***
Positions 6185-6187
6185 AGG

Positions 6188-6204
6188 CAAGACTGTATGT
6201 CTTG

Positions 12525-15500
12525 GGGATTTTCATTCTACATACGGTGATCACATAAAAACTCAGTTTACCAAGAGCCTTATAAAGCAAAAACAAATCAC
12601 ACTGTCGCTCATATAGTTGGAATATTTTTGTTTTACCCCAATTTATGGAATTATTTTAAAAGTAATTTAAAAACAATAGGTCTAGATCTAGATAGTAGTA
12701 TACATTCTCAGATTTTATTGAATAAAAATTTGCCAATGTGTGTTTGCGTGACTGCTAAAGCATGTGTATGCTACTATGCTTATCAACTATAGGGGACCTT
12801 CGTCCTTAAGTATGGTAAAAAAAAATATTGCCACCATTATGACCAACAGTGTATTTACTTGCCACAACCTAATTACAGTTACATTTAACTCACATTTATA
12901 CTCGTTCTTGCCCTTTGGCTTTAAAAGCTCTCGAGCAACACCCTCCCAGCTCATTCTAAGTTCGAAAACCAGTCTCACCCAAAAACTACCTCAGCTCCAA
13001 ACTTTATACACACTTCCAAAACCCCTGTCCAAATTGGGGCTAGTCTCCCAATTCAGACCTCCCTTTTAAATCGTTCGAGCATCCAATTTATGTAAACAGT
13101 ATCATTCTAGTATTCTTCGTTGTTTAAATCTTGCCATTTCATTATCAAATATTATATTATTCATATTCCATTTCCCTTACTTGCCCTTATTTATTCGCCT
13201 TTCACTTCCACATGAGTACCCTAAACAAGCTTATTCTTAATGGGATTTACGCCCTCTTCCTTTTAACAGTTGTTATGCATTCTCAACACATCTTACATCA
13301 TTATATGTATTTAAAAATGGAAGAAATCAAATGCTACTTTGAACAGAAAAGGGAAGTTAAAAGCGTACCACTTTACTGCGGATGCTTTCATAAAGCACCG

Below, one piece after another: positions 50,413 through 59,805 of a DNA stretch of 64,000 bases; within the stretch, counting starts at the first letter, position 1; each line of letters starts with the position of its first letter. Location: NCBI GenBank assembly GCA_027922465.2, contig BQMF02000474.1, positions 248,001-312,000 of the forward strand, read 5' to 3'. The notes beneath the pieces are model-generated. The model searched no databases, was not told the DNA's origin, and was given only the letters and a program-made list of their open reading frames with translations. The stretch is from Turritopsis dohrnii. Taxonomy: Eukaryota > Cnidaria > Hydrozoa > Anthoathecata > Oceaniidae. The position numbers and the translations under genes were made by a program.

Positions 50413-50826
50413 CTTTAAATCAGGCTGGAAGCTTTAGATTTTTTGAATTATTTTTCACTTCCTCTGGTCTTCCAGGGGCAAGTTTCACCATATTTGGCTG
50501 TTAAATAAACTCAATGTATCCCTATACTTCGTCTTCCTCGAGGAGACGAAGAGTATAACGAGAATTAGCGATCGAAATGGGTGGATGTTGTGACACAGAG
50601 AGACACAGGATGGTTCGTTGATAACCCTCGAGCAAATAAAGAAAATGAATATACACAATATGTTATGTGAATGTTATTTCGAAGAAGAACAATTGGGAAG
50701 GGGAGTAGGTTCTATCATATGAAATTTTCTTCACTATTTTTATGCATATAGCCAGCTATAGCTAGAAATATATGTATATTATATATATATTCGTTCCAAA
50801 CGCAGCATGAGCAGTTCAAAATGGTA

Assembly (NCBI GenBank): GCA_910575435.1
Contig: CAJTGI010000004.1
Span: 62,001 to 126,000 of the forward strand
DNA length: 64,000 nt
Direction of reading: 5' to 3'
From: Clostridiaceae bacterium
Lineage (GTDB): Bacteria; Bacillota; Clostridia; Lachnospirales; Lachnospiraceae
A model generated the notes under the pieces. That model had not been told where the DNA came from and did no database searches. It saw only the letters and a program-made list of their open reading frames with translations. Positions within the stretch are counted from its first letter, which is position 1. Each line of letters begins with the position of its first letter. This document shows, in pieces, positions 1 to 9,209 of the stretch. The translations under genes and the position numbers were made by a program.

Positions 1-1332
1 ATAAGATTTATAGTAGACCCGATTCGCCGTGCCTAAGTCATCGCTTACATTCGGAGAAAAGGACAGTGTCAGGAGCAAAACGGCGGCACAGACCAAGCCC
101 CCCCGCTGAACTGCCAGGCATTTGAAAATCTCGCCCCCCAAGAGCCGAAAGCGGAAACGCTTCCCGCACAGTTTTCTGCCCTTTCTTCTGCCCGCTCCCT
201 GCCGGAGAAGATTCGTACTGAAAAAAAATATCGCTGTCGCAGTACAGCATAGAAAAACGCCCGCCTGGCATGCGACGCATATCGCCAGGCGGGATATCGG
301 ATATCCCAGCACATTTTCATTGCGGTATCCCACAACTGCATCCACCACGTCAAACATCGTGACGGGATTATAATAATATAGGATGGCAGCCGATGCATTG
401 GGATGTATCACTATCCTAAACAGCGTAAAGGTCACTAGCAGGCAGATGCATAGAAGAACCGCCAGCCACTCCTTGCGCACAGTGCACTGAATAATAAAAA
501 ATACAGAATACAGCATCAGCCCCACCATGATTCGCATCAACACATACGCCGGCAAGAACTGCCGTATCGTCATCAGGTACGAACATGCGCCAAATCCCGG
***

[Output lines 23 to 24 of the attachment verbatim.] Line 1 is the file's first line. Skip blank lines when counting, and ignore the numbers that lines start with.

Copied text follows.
Assembly (NCBI GenBank): GCA_910575435.1
Contig: CAJTGI010000004.1